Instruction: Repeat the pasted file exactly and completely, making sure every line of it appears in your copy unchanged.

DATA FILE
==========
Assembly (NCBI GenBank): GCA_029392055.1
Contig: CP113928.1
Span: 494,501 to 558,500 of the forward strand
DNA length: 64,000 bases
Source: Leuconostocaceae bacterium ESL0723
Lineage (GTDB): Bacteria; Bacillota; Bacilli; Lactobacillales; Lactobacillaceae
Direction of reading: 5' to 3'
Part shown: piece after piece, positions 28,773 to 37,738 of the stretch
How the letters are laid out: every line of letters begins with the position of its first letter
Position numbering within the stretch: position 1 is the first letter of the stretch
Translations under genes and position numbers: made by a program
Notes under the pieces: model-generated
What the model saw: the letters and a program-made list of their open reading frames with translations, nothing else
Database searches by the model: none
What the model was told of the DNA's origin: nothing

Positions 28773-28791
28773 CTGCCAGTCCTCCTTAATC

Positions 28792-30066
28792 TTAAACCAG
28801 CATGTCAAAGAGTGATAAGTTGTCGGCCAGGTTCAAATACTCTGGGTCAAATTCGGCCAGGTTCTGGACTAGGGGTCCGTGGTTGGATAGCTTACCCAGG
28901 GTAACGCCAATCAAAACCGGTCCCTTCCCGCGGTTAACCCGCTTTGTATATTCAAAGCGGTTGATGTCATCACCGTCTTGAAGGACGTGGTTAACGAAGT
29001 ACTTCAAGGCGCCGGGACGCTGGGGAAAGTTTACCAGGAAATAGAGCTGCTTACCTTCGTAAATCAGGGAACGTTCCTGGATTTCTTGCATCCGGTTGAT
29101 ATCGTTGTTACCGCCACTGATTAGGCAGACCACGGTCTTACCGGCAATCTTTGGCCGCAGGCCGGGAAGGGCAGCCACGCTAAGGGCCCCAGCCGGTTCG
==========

Assembly (NCBI GenBank): GCA_029392055.1
Contig: CP113928.1
Span: 494,501 to 558,500 of the forward strand
DNA length: 64,000 bases
Source: Leuconostocaceae bacterium ESL0723
Lineage (GTDB): Bacteria; Bacillota; Bacilli; Lactobacillales; Lactobacillaceae
Direction of reading: 5' to 3'
Part shown: piece after piece, positions 28,773 to 37,738 of the stretch
How the letters are laid out: every line of letters begins with the position of its first letter
Position numbering within the stretch: position 1 is the first letter of the stretch
Translations under genes and position numbers: made by a program
Notes under the pieces: model-generated
What the model saw: the letters and a program-made list of their open reading frames with translations, nothing else
Database searches by the model: none
What the model was told of the DNA's origin: nothing

Positions 28773-28791
28773 CTGCCAGTCCTCCTTAATC

Positions 28792-30066
28792 TTAAACCAG
28801 CATGTCAAAGAGTGATAAGTTGTCGGCCAGGTTCAAATACTCTGGGTCAAATTCGGCCAGGTTCTGGACTAGGGGTCCGTGGTTGGATAGCTTACCCAGG
28901 GTAACGCCAATCAAAACCGGTCCCTTCCCGCGGTTAACCCGCTTTGTATATTCAAAGCGGTTGATGTCATCACCGTCTTGAAGGACGTGGTTAACGAAGT
29001 ACTTCAAGGCGCCGGGACGCTGGGGAAAGTTTACCAGGAAATAGAGCTGCTTACCTTCGTAAATCAGGGAACGTTCCTGGATTTCTTGCATCCGGTTGAT
29101 ATCGTTGTTACCGCCACTGATTAGGCAGACCACGGTCTTACCGGCAATCTTTGGCCGCAGGCCGGGAAGGGCAGCCACGCTAAGGGCCCCAGCCGGTTCG